A new safety standard for cigarettes has now come into force across Europe. London Fire Brigade campaigned for this change, which should reduce the number of fires started by smoking materials.

Fire safer cigarettes, also called reduced ignition propensity or RIP cigarettes, are cigarettes with ultra thin bands at intervals down the length of the cigarette. These bands cause the cigarette to go out if not puffed by the smoker.

A fire safer standard is already in force on cigarettes sold in Canada, Australia, Finland, New York and other US states. DCLG undertook some research into the comparisons of the propensity of fire safer cigarettes and conventional cigarettes to ignite textile materials used in a domestic environment. The research estimated that had cigarettes in the UK conformed to the New York standard in 2003, the number of smoking related fires would have been reduced in that year by nearly two thirds.

There are about 800 fires a year in London that are started by smoking materials. Between January 2005 and November 2011 there were 90 fire related fire deaths where smoking materials have been the source of ignition.

Since 2005 LFEPA has worked as part of a coalition of organisations including UK fire services and health and tobacco control groups, calling for the introduction of a fire safer standard for cigarettes in Europe.

In 2008 European Union countries voted for a new fire safer standard for all cigarettes sold in the EU and requested that the European standards body, CEN, develop it. The standard setting process is now complete and the new standard was agreed on 18 November 2010. It came into force across the EU on 17 November 2011.

Although this is a voluntary standard, manufacturers have a strong incentive to comply, as the standard will provide a presumption of safety for cigarettes manufactured within it. If a cigarette does not comply with the standard, member state authorities (in the UK, this would be Trading Standards) would be able to take action such as withdrawing it from the market.

With all cigarettes in the EU fulfilling this fire safety requirement, the European Commission estimates that one to two lives could be saved every day.

E-cigarette users bemoan nyc, chicago laws taking effect tuesday that stop vaping in public – news – nanaimo daily news

Trailside center

NEW YORK, N.Y. Laws in New York and Chicago making electronic cigarettes subject to the same regulations as tobacco are taking effect, and their sellers and users are steadfast in their opposition.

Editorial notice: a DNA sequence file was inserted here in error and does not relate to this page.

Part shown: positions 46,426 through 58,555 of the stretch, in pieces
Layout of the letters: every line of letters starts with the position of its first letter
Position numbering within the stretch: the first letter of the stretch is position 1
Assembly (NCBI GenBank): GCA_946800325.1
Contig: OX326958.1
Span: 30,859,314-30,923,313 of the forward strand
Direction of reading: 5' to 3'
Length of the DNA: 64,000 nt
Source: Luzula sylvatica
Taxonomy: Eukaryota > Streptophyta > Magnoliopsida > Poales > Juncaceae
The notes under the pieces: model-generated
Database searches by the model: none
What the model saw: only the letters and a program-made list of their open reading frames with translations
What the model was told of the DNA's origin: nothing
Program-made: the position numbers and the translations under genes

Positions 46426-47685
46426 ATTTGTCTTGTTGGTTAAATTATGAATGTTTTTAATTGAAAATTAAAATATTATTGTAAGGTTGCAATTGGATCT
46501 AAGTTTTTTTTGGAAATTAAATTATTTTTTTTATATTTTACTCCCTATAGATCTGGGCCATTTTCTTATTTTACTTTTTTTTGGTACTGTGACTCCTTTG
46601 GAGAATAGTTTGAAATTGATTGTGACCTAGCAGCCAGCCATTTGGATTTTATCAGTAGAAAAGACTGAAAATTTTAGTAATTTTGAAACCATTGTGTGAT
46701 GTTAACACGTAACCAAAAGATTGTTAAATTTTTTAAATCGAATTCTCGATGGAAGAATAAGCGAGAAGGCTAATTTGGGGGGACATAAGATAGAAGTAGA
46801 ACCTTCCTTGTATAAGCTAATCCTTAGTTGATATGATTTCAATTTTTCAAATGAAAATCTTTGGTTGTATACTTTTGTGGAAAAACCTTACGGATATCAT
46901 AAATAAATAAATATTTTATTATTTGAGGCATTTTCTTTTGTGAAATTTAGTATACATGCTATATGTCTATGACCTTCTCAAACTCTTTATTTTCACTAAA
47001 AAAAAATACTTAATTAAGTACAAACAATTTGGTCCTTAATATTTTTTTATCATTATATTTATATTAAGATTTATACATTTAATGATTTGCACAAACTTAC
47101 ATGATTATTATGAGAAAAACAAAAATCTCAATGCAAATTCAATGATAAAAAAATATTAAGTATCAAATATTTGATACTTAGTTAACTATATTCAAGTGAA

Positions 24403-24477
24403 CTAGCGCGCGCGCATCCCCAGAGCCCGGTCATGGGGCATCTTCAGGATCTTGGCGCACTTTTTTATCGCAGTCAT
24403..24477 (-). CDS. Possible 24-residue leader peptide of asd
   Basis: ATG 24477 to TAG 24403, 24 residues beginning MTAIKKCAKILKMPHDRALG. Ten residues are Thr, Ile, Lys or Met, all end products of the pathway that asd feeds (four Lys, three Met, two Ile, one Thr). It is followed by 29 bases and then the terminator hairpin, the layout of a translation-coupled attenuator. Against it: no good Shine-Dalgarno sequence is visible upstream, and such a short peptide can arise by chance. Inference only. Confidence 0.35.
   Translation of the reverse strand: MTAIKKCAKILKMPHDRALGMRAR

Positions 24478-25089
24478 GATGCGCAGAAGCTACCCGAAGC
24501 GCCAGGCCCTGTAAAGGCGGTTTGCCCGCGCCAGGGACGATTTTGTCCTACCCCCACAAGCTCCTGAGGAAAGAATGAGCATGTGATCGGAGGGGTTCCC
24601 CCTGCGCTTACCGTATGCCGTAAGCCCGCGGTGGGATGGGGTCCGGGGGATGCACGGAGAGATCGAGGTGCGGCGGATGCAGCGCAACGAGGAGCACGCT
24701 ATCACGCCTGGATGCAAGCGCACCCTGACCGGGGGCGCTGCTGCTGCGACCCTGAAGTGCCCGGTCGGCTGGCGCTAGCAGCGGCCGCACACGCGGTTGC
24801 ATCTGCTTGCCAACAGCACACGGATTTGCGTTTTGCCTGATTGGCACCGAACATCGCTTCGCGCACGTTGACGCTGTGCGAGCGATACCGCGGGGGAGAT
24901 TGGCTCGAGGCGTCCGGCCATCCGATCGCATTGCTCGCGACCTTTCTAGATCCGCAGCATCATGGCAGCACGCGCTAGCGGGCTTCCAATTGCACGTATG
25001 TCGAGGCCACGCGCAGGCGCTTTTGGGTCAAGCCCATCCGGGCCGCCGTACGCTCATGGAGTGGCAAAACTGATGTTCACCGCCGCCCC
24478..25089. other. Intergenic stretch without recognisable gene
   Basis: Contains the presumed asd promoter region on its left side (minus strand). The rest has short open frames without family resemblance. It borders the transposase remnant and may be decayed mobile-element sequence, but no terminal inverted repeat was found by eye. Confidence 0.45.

The New York law along with the measure in Chicago, one that previously went into effect in Los Angeles and federal regulations proposed last week are keeping debate smouldering among public health officials, the e cigarette industry and users.

Proponents of the regulations, which began Tuesday, say they are aimed at preventing the re acceptance of smoking as a societal norm, particularly among teenagers who could see the tobacco free electronic cigarettes, with their candy like flavourings and celebrity endorsers, as a gateway to cancer causing tobacco products.

Dr. Thomas Farley, the New York City health commissioner under former Mayor Michael Bloomberg, says allowing electronic cigarettes in bars and restaurants would undermine existing restrictions on tobacco based products.

The law would prohibit the use of electronic cigarettes in restaurants, bars and other public places, just as regular cigarettes are not allowed.

“Imagine for a moment you’re at a bar and there are 20 people who are puffing on something that looks like a cigarette and then somebody smells something that smells like tobacco smoke,” Farley says. “How’s the bartender going to know who to tap on the shoulder and say, ‘Put that out’?”

Makers of the devices say marketing them as e cigarettes has confused lawmakers into thinking they are the same as tobacco based cigarettes. They say the new regulations ostracize people who want an alternative to tobacco products and will be especially hard on ex smokers who are being lumped into the same smoking areas as tobacco users.

Their defenders also say they’re a good way to quit tobacco, even though science is murky on the claim.

Peter Denholtz, the chief executive and co founder of the Henley Vaporium in Manhattan, says electronic cigarettes “could be the greatest invention of our lifetime in terms of saving lives” by moving smokers away from traditional cigarettes.

“This law just discourages that,” he says.

Chris Jehly, 31, also defends the devices as a vehicle for quitting.

“The tougher they’re going to make it on vapers, the tougher it is people are going to find an actual vehicle for quitting or as a supplement to cigarettes,” Jehly says from his perch at the counter at Henley. “There’s no need for it. This is working so much better than patches or gum or prescription drugs.”

Robin Koval, chief executive of the anti smoking Legacy Foundation, says that while ingredients in electronic cigarettes are not as harmful as those in tobacco products, they are still a concern because they contain highly addictive nicotine. The National Institutes of Health says users could expose themselves to toxic levels of nicotine while refilling the devices or even use them to smoke other substances.

Since little evidence exists on the effect of the devices on smoking whether as an aid in quitting, a gateway for non smokers or a bridge to keep smokers hooked longer she says she favours a legislative approach that balances public health with the development of safer alternatives.

“The right way forward will be a way that promotes innovation that helps us do everything we possibly can to get combustible tobacco to be history,” Koval says. “We want a generation of Americans where, for them, cigarettes are a thing of the past an artifact like a roll of film or a rotary telephone.”

Nanaimo Daily News